by Moggy » Tue Jan 09, 2018 1:48 pm

Hyperion wrote:What revisionism is this that a 'decent leader' would have trounced the Tories?


It’s hardly revisionism to believe that a decent leader would have defeated the utter shambles of a Tory government that we currently have.

The biggest stumbling block to Labour’s election campaign was Corbyn (along with McDonnel and Abbott). Too many people mistrust or dislike him.

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Moggy
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PostRe: The Politics Thread 3.0
by Moggy » Tue Jan 09, 2018 1:49 pm

Squinty wrote:
Preezy wrote:
Moggy wrote:I don't think it'll be May either. But 4 years is a hell of a long time in politics, a viable candidate can easily rise up in that time.

Who is our equivalent of Donald Trump? Best have them locked up for the good of the nation just in case.


Farage probably is. But luckily he is nowhere near popular enough to actually gain significant support if he did even come back.

Tory wise, Boris or Fox are idiots.


Farage is probably our equivalent, but for all his faults (and they are many) he is not as stupid as Trump.

Trump is kind of his own thing.

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Hyperion
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PostRe: The Politics Thread 3.0
by Hyperion » Tue Jan 09, 2018 1:59 pm

Lagamorph wrote:
Hyperion wrote:What revisionism is this that a 'decent leader' would have trounced the Tories?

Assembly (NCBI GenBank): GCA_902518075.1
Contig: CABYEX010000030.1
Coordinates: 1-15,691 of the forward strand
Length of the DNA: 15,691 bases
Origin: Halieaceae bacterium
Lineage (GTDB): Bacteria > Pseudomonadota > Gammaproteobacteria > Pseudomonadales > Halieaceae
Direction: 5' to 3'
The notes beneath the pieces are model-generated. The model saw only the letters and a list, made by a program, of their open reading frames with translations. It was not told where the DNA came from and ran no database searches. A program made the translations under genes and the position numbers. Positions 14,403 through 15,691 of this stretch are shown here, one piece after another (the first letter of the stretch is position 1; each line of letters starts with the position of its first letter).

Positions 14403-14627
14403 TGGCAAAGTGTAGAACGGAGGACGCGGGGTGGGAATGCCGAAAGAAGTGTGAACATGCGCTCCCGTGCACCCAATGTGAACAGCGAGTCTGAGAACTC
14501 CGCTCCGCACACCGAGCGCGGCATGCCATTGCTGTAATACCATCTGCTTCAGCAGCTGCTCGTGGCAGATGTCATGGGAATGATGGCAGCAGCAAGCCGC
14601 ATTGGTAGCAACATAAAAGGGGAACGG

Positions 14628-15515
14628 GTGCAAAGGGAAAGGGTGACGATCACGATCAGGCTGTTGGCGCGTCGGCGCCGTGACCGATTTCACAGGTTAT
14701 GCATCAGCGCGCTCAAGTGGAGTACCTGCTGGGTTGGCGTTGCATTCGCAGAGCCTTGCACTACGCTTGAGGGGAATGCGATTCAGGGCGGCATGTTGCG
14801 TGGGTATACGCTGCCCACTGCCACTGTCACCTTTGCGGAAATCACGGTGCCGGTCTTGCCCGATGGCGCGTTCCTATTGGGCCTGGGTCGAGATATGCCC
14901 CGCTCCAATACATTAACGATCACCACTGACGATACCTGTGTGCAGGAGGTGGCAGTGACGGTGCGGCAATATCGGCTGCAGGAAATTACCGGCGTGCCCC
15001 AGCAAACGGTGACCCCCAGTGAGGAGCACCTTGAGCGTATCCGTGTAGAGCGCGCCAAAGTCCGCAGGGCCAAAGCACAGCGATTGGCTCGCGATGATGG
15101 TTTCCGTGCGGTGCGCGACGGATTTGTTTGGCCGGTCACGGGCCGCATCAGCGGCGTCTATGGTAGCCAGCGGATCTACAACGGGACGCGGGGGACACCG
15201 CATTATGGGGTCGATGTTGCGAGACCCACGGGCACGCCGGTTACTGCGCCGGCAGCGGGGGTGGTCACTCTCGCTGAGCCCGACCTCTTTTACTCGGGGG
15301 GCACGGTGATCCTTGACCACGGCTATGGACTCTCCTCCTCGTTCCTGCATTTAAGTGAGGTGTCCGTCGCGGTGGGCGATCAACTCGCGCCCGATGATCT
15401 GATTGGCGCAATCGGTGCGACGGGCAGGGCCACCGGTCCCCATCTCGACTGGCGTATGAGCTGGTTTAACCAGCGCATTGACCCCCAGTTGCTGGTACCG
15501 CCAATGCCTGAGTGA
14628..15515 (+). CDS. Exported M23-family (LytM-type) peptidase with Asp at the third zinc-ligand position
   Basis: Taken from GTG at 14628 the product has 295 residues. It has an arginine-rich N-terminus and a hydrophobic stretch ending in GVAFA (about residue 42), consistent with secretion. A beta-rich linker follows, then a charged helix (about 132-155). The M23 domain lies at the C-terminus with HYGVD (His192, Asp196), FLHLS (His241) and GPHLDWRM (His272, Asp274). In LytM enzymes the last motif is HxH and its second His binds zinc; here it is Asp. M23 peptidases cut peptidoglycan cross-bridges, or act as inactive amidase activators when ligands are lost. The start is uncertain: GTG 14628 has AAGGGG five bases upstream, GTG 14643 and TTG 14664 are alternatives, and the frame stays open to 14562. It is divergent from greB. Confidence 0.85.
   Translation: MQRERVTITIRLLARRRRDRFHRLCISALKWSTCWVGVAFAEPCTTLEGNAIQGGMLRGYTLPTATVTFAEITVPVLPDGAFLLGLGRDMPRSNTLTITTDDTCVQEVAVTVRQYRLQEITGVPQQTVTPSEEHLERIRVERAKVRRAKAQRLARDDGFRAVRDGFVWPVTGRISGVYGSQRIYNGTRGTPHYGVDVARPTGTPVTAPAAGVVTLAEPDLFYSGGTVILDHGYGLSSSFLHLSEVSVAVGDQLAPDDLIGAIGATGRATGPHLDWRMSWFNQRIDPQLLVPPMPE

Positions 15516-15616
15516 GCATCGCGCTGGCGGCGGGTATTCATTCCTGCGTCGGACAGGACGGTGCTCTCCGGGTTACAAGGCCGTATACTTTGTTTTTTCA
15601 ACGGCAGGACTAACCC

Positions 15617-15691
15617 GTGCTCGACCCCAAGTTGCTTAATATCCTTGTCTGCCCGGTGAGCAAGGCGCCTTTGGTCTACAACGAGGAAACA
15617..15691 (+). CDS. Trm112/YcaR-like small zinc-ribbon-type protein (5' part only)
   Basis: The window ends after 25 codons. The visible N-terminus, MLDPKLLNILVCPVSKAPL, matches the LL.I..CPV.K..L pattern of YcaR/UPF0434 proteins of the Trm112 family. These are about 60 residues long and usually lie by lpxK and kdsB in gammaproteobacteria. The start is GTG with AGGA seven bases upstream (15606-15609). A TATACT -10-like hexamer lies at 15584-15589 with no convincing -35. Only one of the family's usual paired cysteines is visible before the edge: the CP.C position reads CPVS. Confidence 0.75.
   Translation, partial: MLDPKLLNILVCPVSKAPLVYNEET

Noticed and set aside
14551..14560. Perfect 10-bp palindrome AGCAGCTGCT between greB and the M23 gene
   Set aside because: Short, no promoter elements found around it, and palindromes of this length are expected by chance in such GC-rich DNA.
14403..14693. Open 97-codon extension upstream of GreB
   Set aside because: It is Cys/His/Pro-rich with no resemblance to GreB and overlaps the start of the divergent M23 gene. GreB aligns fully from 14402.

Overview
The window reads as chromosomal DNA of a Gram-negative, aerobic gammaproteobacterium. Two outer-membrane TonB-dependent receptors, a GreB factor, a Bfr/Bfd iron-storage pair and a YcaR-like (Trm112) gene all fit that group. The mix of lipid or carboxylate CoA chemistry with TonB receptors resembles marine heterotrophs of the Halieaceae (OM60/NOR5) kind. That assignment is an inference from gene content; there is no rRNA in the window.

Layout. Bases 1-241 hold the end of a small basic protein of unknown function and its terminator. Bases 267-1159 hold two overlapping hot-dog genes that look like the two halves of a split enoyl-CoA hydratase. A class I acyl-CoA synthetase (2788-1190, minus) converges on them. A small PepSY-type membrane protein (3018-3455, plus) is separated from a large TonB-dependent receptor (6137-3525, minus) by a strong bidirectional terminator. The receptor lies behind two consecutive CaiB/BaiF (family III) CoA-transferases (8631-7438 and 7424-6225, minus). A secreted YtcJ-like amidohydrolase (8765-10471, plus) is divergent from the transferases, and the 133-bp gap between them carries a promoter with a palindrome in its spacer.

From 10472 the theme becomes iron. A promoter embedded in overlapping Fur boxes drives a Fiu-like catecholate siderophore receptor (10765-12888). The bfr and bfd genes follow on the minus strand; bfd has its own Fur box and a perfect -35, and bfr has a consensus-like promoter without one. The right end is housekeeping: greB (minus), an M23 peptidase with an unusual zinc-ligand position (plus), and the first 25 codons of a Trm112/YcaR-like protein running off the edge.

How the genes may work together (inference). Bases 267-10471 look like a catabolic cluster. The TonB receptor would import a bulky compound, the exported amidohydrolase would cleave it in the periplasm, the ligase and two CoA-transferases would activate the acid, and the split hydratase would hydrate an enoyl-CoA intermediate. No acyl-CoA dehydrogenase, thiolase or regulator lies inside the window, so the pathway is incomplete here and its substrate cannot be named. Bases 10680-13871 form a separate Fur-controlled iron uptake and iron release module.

It's not a stretch of the imagination given the shambolic Tory campaign. A decent Labour leader who put out a clear, consistent message and didn't have the Labour party infighting in public could have very likely swept in with a 1997 style majority.

Labour under Corbyn can't even beat the Conservatives in Scotland for strawberry floats sake.


To what extent is Scotland Corbyn's fault? Labour's problem has been the rise of the SNP. Also Scottish Labour had their own leader who must be credited with a major role in their performance, much like Ruth Davidson with the Tories.

Imagining a 1997 style victory for Labour at the last election is ridiculous. That followed decreasing Conservative majorities in previous elections, a discontent with the Tories and a desire for change that had built up over 18 years, and large media backing.

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PostRe: The Politics Thread 3.0
by Moggy » Tue Jan 09, 2018 2:04 pm

Hyperion wrote:
Lagamorph wrote:
Hyperion wrote:What revisionism is this that a 'decent leader' would have trounced the Tories?